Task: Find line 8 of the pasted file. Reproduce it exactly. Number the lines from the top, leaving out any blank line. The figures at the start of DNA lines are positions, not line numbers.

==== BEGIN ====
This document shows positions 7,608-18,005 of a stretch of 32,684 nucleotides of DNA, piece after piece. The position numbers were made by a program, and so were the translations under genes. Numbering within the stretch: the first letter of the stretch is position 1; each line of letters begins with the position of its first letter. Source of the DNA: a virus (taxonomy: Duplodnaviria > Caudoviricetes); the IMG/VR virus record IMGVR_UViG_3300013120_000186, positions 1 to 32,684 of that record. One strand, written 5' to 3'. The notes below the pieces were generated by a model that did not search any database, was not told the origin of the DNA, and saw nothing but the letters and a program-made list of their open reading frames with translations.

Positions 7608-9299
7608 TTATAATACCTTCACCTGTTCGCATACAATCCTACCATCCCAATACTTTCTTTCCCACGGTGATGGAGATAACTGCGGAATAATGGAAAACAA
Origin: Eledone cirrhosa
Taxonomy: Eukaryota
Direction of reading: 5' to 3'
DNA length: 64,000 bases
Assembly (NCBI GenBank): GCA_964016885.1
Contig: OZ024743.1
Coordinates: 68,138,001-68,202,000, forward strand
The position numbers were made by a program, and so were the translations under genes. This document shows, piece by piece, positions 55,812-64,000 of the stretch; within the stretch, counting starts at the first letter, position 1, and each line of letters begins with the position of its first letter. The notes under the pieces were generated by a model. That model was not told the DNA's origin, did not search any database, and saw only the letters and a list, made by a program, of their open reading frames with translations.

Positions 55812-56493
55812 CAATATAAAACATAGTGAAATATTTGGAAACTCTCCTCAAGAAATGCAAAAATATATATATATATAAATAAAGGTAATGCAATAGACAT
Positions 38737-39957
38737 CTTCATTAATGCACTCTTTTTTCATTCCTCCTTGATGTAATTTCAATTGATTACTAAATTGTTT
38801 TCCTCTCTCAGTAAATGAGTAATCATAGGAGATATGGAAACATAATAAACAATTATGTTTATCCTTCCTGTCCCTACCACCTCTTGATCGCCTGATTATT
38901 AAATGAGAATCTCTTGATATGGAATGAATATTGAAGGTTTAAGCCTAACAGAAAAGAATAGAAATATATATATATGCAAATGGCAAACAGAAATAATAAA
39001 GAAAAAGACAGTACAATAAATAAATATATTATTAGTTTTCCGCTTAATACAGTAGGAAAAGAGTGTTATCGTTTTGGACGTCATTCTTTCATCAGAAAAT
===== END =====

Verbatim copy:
Assembly (NCBI GenBank): GCA_964016885.1